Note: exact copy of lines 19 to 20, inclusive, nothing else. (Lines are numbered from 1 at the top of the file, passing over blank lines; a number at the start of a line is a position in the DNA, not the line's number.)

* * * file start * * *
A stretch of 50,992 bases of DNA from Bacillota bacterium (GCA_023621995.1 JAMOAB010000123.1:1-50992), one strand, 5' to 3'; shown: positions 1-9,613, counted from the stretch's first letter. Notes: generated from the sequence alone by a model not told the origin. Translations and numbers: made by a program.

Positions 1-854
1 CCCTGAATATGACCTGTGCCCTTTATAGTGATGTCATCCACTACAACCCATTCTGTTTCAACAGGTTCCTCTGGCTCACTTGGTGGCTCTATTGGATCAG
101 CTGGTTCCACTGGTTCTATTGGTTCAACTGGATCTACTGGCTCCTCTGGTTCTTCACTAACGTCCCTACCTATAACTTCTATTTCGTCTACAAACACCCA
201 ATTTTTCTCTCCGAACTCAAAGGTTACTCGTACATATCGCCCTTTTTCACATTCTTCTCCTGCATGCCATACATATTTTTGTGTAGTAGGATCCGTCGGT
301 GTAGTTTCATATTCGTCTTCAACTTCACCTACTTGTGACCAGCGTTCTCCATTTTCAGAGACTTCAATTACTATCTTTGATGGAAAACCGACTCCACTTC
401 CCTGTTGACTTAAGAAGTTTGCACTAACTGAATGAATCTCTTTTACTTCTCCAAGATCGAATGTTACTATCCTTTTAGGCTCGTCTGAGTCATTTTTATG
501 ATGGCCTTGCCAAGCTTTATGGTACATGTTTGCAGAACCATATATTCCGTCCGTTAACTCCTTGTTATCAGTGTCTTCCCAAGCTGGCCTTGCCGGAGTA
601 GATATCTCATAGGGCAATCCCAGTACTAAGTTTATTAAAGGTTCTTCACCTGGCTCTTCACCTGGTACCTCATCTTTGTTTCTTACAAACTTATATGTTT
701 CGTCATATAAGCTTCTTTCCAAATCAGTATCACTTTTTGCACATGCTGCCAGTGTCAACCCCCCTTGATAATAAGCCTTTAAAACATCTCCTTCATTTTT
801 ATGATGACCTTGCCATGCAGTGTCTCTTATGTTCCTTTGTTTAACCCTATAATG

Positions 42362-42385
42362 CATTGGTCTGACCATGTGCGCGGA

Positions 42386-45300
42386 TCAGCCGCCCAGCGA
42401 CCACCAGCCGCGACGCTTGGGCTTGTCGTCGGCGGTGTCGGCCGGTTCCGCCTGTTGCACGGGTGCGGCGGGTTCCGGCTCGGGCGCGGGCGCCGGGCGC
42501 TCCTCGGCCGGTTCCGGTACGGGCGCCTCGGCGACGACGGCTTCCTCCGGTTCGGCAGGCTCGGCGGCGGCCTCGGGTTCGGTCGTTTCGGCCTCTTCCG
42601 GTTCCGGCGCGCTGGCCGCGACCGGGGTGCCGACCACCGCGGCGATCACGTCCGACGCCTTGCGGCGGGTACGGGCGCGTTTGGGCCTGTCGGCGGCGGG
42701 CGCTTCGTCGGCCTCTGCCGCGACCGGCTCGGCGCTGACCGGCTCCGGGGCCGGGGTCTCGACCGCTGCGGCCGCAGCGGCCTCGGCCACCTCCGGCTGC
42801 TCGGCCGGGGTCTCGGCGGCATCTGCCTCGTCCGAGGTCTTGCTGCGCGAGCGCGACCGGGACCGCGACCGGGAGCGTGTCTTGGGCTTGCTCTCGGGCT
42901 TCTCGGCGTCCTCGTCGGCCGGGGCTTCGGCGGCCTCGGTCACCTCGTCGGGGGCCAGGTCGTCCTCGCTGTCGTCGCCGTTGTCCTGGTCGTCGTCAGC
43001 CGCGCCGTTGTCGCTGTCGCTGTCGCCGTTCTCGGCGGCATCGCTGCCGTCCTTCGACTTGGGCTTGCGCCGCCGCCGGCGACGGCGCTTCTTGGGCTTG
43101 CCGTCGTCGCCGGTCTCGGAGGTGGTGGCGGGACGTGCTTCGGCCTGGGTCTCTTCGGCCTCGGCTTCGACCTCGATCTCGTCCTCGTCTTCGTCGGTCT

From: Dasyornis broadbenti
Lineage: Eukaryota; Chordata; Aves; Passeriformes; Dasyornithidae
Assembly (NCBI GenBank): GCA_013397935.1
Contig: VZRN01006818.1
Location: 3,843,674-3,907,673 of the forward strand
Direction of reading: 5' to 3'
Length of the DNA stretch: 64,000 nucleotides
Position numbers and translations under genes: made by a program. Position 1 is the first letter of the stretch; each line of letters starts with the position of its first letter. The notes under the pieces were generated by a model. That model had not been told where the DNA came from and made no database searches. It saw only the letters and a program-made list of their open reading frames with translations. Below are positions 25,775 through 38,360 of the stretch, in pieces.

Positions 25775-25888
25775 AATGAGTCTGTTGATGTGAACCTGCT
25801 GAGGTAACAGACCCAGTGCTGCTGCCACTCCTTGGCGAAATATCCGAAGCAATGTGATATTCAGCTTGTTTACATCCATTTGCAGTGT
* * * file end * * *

42701 CGCTTCGTCGGCCTCTGCCGCGACCGGCTCGGCGCTGACCGGCTCCGGGGCCGGGGTCTCGACCGCTGCGGCCGCAGCGGCCTCGGCCACCTCCGGCTGC
42801 TCGGCCGGGGTCTCGGCGGCATCTGCCTCGTCCGAGGTCTTGCTGCGCGAGCGCGACCGGGACCGCGACCGGGAGCGTGTCTTGGGCTTGCTCTCGGGCT